10,800,000 / 700,000 = 15.4 SEER

Your SEER rating is at 15.4, which means you have a highly efficient unit.

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How To Find A SEER Rating On An Air Conditioner

Fortunately, if you want to find the SEER rating on an air conditioner, you don’t need to do all these calculations.

The US Department of Energy requires HVAC manufacturers to indicate the SEER rating on their cooling systems. On top of this, manufacturers should also put the Energy Star label for models that qualify.

So, if you want to find the SEER rating on your air conditioner, all you need is to look for a yellow and black sticker with a clear SEER rating indicated on it. This is usually placed on the side of the condenser unit or your air handler.

If you can’t find the sticker on those two areas, then the next thing you can do is find the name of the manufacturer, the model number, and the serial number. Write that down and search for the system online or simply call the manufacturer.

We know that this sounds like a lot of work, so if you don’t want to undergo all the hassle, don’t hesitate to call an expert HVAC contractor to help you.

However, in most cases, finding the SEER rating shouldn’t be very hard unless the manufacturer wasn’t able to label it clearly.

What Are Mismatched Cooling Systems?

feeling hot and sticky due to high humidity levels

Other than the SEER rating, it’s also important that your condenser unit and air handler matches so that your air conditioning system performs at best.

To ensure that this is achieved, manufacturers make air handlers that are compatible with specific condensers. This makes it easier for HVAC contractors to match the air handler to its designated condenser.

However, even if this is the case, mismatching still happens, especially if you hire an inexperienced HVAC contractor.

Another kind of mismatched system that happens is when the size of your air conditioner doesn’t match your home. This means that the unit you purchased is either too large or too small for your home. But why is this a problem?

When your air conditioner is too large, it will short cycle. A short cycling air conditioner, although it may cool your home, does not run long enough for the air conditioner to remove any humidity or properly filter your air.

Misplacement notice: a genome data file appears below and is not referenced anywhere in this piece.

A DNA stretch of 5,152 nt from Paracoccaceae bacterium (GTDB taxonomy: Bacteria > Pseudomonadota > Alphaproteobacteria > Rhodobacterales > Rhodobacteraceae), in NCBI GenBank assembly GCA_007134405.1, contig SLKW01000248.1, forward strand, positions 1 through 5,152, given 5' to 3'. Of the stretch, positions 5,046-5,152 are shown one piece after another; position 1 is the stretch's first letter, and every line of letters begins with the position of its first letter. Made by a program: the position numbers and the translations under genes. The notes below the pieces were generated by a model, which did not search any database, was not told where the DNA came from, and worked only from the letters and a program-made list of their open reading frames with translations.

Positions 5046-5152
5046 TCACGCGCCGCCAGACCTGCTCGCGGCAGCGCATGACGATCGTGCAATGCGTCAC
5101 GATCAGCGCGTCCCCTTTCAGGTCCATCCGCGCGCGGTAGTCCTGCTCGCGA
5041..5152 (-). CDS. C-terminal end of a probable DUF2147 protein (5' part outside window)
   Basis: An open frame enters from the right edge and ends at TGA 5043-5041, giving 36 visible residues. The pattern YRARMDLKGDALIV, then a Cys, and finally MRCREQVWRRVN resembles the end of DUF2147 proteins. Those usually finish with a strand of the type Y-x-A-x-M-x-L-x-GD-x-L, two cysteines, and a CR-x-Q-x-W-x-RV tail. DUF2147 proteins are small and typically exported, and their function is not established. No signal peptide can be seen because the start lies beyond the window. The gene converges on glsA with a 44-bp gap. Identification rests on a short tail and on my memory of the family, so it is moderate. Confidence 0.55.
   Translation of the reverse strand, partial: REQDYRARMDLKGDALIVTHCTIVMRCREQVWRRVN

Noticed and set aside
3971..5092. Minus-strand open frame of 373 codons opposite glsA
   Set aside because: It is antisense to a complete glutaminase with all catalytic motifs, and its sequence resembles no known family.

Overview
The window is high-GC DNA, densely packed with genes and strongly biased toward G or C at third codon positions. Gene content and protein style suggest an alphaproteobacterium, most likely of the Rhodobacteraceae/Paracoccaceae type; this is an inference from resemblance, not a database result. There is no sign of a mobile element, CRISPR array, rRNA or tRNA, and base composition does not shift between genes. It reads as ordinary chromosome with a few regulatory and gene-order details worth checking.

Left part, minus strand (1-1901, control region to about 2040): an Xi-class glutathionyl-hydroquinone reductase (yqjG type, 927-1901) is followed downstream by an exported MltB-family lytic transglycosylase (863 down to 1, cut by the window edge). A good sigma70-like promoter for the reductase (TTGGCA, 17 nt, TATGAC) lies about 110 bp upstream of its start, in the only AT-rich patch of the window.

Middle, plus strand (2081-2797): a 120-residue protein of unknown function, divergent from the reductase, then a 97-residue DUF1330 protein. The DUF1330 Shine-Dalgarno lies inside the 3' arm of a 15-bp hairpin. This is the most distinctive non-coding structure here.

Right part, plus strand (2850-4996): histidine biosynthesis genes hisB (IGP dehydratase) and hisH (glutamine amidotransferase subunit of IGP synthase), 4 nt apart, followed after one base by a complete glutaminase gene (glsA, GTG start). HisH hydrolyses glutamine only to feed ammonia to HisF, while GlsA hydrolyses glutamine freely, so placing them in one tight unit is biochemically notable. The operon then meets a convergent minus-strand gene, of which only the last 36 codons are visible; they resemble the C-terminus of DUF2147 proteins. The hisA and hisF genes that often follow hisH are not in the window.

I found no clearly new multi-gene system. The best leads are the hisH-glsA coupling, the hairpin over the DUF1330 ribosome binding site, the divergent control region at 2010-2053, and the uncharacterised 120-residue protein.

This leads to poor indoor air quality and discomfort. However, on top of that, these short cycles also lead to more energy consumption because your system keeps going on and off.

On the other hand, if your air conditioner is undersized, you will notice very long cycles. However, because it’s too small, the system will overwork, leading to wear and tear, frequent HVAC repairs, and premature replacements. In the meantime, because it works harder, you have to pay astronomical energy costs.

In other words, a mismatched system will greatly reduce your unit’s efficiency regardless of how high the SEER rating is. That’s why you must work with an HVAC company that understands the importance of this.

It’s highly recommended to talk to a qualified HVAC contractor to avoid dealing with a mismatched cooling system.

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Other Factors To Consider When Choosing A Cooling System

Apart from the SEER rating, you should also consider the following factors when choosing the right air conditioning system for you:

  • Air Conditioner Size: As mentioned above, oversized and undersized cooling systems generally consume more energy, increasing your energy costs.
  • AC Unit Price: Make sure that you stick to your budget.
  • Noise: When an air conditioning system is less efficient, it produces more noise because it’s working harder.
  • HVAC Warranty: It’s important to always check for this as it guarantees you a replacement and repair if your system encounters problems.



A good SEER rating generally means that your air conditioner is highly efficient. Therefore, it can lower your energy cost. However, other than having a good SEER rating, an ENERGY STAR certified air conditioner helps cut your energy costs even further while protecting the environment.

Always remember, for all your heating and cooling needs, it’s always best to contact a professional HVAC contractor. They can help you select the best HVAC system suitable for your needs and, of course, install and maintain it.